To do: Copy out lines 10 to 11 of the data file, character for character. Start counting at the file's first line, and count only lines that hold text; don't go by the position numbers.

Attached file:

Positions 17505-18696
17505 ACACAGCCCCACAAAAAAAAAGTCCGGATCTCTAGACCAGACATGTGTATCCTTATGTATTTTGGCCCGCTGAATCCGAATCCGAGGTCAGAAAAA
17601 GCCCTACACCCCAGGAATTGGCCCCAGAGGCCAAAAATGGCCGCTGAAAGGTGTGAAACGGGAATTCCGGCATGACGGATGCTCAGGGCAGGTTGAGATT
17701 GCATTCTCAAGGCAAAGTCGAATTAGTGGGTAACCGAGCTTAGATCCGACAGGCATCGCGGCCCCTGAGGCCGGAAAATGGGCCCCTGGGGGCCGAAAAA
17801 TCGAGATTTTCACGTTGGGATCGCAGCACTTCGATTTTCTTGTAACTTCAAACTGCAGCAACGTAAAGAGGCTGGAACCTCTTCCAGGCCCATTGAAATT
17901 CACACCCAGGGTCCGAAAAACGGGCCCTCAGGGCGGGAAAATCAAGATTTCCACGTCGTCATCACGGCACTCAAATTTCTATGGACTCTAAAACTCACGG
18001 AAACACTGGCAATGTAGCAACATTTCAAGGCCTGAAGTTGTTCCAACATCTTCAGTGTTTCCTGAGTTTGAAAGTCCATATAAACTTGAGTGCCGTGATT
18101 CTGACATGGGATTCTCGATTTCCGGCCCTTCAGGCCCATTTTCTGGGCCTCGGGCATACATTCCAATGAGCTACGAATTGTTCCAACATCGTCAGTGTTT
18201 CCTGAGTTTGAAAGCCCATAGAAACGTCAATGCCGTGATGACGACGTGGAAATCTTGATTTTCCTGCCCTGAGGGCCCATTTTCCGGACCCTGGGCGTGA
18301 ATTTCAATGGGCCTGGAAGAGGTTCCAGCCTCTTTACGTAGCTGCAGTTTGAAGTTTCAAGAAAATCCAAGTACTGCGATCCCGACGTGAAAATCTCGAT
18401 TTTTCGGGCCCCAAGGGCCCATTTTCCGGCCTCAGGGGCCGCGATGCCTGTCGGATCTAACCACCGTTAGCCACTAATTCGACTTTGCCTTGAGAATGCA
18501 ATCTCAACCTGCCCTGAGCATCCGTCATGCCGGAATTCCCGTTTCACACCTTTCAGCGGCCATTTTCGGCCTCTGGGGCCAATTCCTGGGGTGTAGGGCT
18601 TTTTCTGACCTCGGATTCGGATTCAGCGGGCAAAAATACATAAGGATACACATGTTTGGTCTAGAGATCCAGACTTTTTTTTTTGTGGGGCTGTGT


18301 ATTTCAATGGGCCTGGAAGAGGTTCCAGCCTCTTTACGTAGCTGCAGTTTGAAGTTTCAAGAAAATCCAAGTACTGCGATCCCGACGTGAAAATCTCGAT
18401 TTTTCGGGCCCCAAGGGCCCATTTTCCGGCCTCAGGGGCCGCGATGCCTGTCGGATCTAACCACCGTTAGCCACTAATTCGACTTTGCCTTGAGAATGCA